Despite overwhelming evidence of the effectiveness of harm reduction for preventing the spread of HIV and reducing other harms associated with drug use, global harm reduction service coverage remains insufficient.
HIV can be transmitted from an HIV-positive woman to her child during pregnancy, childbirth and breastfeeding. Mother-to-child transmission (MTCT), which is also known as ‘vertical transmission’, accounts for the vast majority of infections in children (0-14 years). UNAIDS' Start Free Stay Free AIDS Free programme prioritises action in 23 countries that account for over 85% of new HIV infections among children aged 0–14 years.
There are particular challenges in maintaining women living with HIV in care and on effective ART throughout the breastfeeding period, as well as reducing, detecting and managing new infections occurring among women while they are pregnant or breastfeeding. As a result, in some countries more infant infections are now occurring during the postnatal period rather than pregnancy or labour.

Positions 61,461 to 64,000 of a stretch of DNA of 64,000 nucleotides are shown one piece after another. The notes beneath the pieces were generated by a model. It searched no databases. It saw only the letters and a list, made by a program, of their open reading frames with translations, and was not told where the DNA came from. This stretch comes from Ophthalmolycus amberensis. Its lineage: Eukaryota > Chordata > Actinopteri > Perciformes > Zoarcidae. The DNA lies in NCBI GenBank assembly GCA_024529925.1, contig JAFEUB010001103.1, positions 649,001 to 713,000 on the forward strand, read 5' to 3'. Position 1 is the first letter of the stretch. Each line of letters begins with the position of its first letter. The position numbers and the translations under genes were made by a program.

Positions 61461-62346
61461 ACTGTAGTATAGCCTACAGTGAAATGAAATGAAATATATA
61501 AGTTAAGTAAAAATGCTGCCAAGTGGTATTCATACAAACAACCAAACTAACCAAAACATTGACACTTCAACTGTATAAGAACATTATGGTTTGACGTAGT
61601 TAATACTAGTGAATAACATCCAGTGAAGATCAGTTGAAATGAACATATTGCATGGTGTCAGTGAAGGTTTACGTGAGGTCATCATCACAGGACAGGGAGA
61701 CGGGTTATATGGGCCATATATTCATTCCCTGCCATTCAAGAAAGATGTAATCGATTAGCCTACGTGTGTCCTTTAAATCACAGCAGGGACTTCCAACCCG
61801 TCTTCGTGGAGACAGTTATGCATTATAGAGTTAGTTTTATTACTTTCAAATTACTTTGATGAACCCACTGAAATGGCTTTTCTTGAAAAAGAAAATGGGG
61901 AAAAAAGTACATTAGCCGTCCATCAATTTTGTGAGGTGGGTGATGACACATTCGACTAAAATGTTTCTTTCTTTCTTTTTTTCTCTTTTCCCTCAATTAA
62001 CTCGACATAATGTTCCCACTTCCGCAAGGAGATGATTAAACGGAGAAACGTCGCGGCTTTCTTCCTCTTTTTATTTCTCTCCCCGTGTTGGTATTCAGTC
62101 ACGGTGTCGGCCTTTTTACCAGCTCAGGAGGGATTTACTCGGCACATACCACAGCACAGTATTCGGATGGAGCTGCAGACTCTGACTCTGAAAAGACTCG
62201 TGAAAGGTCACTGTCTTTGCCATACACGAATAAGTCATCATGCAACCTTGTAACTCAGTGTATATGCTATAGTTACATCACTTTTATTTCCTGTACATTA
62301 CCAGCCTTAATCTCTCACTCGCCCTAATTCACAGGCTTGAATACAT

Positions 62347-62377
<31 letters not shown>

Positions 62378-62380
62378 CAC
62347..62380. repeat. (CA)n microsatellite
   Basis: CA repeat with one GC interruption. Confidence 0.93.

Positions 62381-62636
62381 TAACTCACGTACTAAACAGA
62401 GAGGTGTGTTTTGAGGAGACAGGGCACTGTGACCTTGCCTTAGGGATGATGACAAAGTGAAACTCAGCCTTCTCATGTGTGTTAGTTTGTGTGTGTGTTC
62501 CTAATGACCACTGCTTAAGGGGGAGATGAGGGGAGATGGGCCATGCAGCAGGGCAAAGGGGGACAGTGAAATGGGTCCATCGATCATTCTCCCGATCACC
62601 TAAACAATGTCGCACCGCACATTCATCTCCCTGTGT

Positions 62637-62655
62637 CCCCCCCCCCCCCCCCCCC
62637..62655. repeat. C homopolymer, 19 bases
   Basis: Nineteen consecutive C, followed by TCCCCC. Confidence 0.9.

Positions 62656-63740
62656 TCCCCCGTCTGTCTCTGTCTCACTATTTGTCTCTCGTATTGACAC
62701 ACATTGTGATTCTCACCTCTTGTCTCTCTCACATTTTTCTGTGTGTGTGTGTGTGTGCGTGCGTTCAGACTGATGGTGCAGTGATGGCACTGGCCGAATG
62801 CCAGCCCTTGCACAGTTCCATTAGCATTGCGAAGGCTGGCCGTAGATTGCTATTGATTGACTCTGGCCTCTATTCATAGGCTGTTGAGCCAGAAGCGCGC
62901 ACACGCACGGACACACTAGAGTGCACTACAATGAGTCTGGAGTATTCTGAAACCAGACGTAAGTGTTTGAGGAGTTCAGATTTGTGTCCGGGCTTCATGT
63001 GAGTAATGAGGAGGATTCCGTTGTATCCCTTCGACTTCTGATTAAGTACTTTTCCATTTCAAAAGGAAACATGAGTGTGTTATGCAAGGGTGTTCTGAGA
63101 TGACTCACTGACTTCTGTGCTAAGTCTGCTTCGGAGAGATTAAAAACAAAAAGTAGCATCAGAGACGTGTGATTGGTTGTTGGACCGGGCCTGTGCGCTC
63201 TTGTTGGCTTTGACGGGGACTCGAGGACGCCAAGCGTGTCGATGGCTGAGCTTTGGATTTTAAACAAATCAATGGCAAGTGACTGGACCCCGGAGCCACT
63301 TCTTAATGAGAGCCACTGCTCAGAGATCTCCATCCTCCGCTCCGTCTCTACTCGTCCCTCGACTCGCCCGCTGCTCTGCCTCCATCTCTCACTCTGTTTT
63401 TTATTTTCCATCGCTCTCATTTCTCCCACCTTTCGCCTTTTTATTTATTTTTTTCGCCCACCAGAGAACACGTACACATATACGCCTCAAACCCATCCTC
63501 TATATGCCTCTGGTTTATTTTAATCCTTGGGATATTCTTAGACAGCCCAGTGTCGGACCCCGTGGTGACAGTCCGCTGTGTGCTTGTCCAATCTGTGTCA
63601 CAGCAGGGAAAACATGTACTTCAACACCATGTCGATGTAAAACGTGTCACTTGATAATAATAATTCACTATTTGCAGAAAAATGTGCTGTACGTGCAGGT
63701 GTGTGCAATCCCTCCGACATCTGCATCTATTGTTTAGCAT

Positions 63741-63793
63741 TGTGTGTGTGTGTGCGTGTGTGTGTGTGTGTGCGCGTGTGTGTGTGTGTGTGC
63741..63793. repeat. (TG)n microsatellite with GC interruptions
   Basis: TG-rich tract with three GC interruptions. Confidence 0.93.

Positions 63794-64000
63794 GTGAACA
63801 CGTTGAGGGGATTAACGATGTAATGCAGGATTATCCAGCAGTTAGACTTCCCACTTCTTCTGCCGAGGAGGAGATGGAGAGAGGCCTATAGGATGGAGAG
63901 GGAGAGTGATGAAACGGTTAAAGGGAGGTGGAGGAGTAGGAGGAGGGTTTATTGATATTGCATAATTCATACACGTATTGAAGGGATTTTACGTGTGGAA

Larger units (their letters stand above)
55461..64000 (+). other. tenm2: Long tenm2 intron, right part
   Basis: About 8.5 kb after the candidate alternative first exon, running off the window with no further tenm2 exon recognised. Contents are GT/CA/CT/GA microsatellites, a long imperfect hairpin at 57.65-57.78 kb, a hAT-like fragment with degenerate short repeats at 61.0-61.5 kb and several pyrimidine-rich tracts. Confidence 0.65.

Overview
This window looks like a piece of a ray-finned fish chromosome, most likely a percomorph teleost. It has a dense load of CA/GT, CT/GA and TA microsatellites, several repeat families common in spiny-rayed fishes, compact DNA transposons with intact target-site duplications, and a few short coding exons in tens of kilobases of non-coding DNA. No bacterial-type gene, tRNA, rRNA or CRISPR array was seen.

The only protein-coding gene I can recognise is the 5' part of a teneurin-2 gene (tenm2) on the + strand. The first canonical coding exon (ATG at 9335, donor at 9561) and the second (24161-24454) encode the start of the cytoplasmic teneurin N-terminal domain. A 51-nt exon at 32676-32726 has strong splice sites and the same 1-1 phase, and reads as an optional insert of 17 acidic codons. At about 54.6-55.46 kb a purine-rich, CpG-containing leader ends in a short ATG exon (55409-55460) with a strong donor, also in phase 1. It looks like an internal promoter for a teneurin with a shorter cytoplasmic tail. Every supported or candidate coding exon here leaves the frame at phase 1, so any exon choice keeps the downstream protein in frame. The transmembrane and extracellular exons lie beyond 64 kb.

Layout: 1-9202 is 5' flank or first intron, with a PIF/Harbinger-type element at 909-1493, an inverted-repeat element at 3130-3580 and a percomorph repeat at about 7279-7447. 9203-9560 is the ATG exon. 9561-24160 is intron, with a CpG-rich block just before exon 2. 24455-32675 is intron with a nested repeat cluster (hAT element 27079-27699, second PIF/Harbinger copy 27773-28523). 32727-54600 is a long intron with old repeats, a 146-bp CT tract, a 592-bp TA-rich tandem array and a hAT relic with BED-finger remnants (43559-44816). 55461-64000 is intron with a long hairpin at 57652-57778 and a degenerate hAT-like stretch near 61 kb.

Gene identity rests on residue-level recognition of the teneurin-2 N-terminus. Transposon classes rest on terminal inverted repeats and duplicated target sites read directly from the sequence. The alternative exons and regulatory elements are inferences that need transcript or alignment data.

Introducing the first in a series that tells you everything you need to know about HIV. ‘What is HIV?’ gets straight to the point, explaining how it works and what happens if it’s not controlled by antiretroviral treatment.
‘A lot of gay men are still struggling when they receive stigma from their own community - much of it is rooted in sex.’ We speak to Alex Garner from Hornet, about gay men’s attitudes to condoms, and some of the stigma that surrounds condomless sex.
Spijo has had a crazy night and ended up doing things he didn't mean to, making his headache a whole lot worse! Find out more about what he got up to in the animation above. What would you do now in his situation?
Seven countries and island states in the Caribbean have eliminated mother-to-child transmission of HIV: Anguilla, Antigua and Barbuda, Bermuda, the Cayman Islands, Cuba, Montserrat, and Saint Kitts and Nevis.